From: "Maria Arango"
Date: Fri, 9 Jan 2004 08:28:59 -0800
Subject: [Baren 23843] Re: pricing blocks
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Let's see, where did I put that sales hat...

I price blocks like original one-of-a-kind paintings at public-direct
market value. Everyone tells me I under price my "originals", but they
sell well and I would hate to sit with overpriced blocks in the wind
waiting for the "right collector" to come by. Every year in the spring I
do a show in La Quinta that takes a percentage and to offset that I take
the opportunity to raise my prices around 10%, shhhhhhh....some year
perhaps my friendly peers will finally say my prices are "okay."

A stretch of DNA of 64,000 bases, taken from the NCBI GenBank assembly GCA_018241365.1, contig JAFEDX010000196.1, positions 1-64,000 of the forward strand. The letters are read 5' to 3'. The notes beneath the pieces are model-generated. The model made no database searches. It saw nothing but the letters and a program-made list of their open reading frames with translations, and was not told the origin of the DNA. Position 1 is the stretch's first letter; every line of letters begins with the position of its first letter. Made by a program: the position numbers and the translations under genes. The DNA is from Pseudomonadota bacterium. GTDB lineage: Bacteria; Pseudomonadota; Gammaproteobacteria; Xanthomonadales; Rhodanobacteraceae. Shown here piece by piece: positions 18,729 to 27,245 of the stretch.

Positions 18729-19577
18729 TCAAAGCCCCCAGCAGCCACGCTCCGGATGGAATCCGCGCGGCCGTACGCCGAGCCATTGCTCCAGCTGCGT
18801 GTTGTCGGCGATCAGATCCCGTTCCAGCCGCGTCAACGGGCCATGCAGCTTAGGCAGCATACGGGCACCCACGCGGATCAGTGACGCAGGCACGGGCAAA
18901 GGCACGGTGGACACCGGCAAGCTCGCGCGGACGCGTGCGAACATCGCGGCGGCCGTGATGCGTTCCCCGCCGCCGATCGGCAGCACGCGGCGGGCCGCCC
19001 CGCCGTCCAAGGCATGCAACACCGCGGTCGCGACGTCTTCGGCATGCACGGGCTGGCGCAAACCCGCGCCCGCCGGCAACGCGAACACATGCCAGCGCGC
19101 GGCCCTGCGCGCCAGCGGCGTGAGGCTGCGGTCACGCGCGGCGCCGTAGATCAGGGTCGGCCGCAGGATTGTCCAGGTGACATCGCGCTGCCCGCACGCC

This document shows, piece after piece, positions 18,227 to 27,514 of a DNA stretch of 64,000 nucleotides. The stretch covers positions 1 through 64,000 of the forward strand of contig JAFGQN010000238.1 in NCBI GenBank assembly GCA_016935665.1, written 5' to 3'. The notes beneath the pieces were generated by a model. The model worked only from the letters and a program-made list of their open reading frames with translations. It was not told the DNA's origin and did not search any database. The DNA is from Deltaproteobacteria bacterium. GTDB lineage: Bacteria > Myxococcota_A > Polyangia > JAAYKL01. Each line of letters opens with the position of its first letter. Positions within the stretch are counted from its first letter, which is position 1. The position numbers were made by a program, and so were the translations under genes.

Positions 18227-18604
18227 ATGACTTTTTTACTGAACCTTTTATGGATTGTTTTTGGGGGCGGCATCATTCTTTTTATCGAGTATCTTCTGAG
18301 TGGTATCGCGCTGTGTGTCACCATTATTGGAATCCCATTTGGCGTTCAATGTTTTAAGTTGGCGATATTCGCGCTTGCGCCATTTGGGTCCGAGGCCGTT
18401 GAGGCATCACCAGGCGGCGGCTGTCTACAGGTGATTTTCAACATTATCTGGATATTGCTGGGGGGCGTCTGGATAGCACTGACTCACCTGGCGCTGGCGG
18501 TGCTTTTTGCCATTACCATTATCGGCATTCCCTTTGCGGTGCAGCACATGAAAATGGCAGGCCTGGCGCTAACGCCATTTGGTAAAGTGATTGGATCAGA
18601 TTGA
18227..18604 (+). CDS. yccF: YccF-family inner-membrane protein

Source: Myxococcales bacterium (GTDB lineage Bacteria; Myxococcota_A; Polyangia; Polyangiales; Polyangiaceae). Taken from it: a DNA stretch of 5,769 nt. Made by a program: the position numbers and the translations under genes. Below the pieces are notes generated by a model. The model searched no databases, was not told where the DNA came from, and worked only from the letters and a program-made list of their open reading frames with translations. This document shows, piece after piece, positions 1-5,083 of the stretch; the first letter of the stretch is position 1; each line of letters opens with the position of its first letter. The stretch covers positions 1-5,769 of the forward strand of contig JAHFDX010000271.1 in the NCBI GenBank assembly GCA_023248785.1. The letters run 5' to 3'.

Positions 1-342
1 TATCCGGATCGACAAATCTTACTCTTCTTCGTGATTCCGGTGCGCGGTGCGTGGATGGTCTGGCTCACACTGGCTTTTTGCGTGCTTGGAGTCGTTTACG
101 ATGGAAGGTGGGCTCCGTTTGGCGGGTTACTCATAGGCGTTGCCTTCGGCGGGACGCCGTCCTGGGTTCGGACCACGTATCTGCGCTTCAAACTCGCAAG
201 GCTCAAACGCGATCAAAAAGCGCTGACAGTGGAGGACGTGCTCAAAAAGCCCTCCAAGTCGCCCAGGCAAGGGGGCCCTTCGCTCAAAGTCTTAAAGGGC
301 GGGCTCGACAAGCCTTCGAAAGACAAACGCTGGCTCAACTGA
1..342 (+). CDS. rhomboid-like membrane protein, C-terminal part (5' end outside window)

Anyhow, if you figure a per-hour thing, I'm making around $20-30 per
carving hour which seems pretty darned okay, and then you realize I also
have an edition of 100 prints or so to squeeze out a few bucks from.
Selling the block is a nice bonus. Printmakers have it all! Anyhow, here
are "Maria's current market values", your market will undoubtedly

When I retire my open edition tiny blocks (approx 3 x 5) I mount them
together with a print in a 11 x 14 shadow box and sell them for around
$200-275. Prints from those blocks actively sell at $35-$45

5x7 engravings I mount with the last numbered print of the edition in 16
x 20 shadow boxes and fancy triple offset matting, priced at $550-650.
The prints from those sell at $50-60.

Blocks between 5 x 7 and 12 x 15 (majority of my work) are the best